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Thread: Flinching with both pistol and rifle

  1. #21
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    Quote Originally Posted by ndmiller View Post
    Only thing I'll add which I really notice with my daughter is when you're tired, just stop. There isn't a benefit for a newer shooter (or even a veteran shooter) to continue trying to outshoot fatigue. It happens, recognize it, stop and come back to it tomorrow.
    There is merit to this. I attended an instructor meeting where we discussed this very thing. After about 150 rounds, a new shooter who is having difficulty grasping a concept is wasting ammunition and should step away for a while. If it is a condition of employment that they continue to train, then do something else to mix things up.
    Train 2 Win

  2. #22
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    I'm an experienced shooter and can feel when I've had enough. Even the process of aiming precisely through an optic can be fatiguing, optically and mentally. This obviously doesn't apply in all shooting scenarios. But I definitely know when it is time to stop regardless of the reason.

    I think I became more in tune with it shooting full house .44 Magnum for an extended time. There is only so much of that you can do in one session, regardless of experience. That said, I could probably pop off 556 rounds or 22 LR all day long and not be materially affected, unless shooting for precision through a scope for tiny groups.
    Last edited by HKGuns; 01-04-22 at 15:11.

  3. #23
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    Quote Originally Posted by HKGuns View Post
    Even the process of aiming precisely through an optic can be fatiguing, optically and mentally.
    This is SO true. After 3 rounds of a precision group I start losing it. 5 rounds is max. Some guys will say that 10 rounds are needed to get a real accuracy measurement. No way I can do that.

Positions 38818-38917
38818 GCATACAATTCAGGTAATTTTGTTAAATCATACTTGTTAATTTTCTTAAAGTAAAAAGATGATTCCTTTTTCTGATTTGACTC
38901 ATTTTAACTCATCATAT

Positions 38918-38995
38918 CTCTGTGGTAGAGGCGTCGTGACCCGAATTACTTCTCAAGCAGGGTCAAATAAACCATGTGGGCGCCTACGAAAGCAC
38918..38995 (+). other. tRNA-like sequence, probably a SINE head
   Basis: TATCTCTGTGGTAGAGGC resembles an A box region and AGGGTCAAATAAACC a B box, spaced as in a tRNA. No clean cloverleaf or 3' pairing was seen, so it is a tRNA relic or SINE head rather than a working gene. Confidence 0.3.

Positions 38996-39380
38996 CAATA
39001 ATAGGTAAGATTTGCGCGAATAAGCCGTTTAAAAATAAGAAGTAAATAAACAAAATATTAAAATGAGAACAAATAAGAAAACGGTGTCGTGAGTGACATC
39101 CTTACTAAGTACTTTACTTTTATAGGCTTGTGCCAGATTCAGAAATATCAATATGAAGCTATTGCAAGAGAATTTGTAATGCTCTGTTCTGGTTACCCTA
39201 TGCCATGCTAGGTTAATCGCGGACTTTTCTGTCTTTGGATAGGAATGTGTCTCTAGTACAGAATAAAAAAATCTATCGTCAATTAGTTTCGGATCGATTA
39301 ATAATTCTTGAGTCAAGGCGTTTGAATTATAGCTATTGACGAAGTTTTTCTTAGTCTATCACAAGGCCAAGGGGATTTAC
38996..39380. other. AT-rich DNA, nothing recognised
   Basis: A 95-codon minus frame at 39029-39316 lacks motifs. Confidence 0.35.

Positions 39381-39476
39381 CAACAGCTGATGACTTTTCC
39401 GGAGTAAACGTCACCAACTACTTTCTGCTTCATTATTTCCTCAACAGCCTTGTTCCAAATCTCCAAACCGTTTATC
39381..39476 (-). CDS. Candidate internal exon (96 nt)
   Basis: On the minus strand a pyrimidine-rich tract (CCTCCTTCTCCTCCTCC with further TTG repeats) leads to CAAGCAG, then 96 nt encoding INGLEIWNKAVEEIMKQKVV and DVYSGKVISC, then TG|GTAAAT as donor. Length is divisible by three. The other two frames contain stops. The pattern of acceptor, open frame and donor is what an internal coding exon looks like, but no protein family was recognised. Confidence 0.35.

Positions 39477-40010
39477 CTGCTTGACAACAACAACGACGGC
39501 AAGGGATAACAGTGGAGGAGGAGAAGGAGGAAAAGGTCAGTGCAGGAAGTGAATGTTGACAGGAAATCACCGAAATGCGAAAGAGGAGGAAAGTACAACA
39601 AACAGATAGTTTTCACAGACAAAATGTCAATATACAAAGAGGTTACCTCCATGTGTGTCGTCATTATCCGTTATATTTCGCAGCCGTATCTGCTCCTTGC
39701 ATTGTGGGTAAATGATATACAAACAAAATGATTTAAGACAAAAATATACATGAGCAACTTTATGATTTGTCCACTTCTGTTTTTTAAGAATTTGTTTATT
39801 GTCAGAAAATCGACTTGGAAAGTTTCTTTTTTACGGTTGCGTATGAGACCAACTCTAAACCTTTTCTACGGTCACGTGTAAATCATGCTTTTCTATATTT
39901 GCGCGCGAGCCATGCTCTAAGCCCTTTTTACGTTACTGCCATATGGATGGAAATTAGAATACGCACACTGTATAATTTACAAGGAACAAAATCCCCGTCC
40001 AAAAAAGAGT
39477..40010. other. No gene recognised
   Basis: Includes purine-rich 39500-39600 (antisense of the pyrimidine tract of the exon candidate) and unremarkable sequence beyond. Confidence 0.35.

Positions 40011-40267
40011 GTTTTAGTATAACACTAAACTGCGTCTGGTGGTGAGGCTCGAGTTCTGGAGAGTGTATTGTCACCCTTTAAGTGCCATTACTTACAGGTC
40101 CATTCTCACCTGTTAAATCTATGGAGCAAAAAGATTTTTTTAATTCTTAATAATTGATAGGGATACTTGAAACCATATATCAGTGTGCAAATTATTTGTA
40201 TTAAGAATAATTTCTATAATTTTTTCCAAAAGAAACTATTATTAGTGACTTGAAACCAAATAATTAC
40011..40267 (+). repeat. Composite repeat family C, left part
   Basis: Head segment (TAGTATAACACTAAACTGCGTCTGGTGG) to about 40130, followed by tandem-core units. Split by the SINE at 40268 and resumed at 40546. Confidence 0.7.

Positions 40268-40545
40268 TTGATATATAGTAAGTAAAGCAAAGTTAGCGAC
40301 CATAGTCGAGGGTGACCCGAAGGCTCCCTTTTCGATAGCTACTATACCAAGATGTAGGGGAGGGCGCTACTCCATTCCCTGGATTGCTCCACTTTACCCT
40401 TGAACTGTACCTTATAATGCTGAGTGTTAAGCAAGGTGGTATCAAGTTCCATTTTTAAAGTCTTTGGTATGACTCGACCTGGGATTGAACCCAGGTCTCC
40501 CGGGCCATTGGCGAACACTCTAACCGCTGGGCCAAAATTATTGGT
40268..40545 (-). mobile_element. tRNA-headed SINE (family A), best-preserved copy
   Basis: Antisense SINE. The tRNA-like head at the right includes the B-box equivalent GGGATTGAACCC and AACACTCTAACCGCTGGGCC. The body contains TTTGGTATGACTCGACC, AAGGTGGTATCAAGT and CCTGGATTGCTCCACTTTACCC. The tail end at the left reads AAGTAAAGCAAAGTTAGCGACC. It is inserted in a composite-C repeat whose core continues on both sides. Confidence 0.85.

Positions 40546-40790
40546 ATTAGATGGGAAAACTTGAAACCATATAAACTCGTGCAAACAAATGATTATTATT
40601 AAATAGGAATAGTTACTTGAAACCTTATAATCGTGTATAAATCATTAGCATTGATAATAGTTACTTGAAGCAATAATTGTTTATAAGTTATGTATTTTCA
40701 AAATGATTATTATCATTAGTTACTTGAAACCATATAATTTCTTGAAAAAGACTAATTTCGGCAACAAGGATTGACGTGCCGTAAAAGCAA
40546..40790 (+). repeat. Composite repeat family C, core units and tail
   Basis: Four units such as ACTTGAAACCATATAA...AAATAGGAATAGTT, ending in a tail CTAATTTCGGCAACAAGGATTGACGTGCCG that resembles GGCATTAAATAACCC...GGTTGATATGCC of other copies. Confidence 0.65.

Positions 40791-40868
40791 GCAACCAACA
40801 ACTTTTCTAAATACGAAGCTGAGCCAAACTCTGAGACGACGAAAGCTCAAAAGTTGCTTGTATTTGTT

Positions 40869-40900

"You people have too much time on your hands." - scottryan

  4. #24
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    Quote Originally Posted by ndmiller View Post
    Only thing I'll add which I really notice with my daughter is when you're tired, just stop. There isn't a benefit for a newer shooter (or even a veteran shooter) to continue trying to outshoot fatigue. It happens, recognize it, stop and come back to it tomorrow.
    ++++++++++++++++++++++++++++++++++++1

    If you want to make a new shooter hate shooting, ignore the above.

    Switch to something else less taxing, take a food break or whatever.

    I've watched people get frustrated with their kids at this point and start yelling at them about their mistakes.
    It's hard to be a ACLU hating, philosophically Libertarian, socially liberal, fiscally conservative, scientifically grounded, agnostic, porn admiring gun owner who believes in self determination.

    Chuck, we miss ya man.

    كافر

  5. #25
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    Here's what I do with new shooters...

    I go over safety protocols etc... then I start by moving them right up to the target which is against a back stop so they can't miss. Like 5 ft away. I give them the pistol and tell them to dump the whole mag, as fast as they can, into the target, all while focusing on tracking the front sight. We are pushing for speed... no regard to accuracy. We do that 3 or 4 times and then move back for slow shots. It's not 100%, but it works most of the time.

    My theory as to why it works: you're shooting so fast that you don't have time to keep flinching, so you break the habit through volume. And after 4 mags of tracking the bobbing front sight you adjust to the shock and impulse of the whole thing. The surprise is gone.

    Try it. See if it works for you. Think like you're trying to control a machine gun. You can't keep blinking.

  6. #26
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    Quote Originally Posted by Bullz View Post
    Here's what I do with new shooters...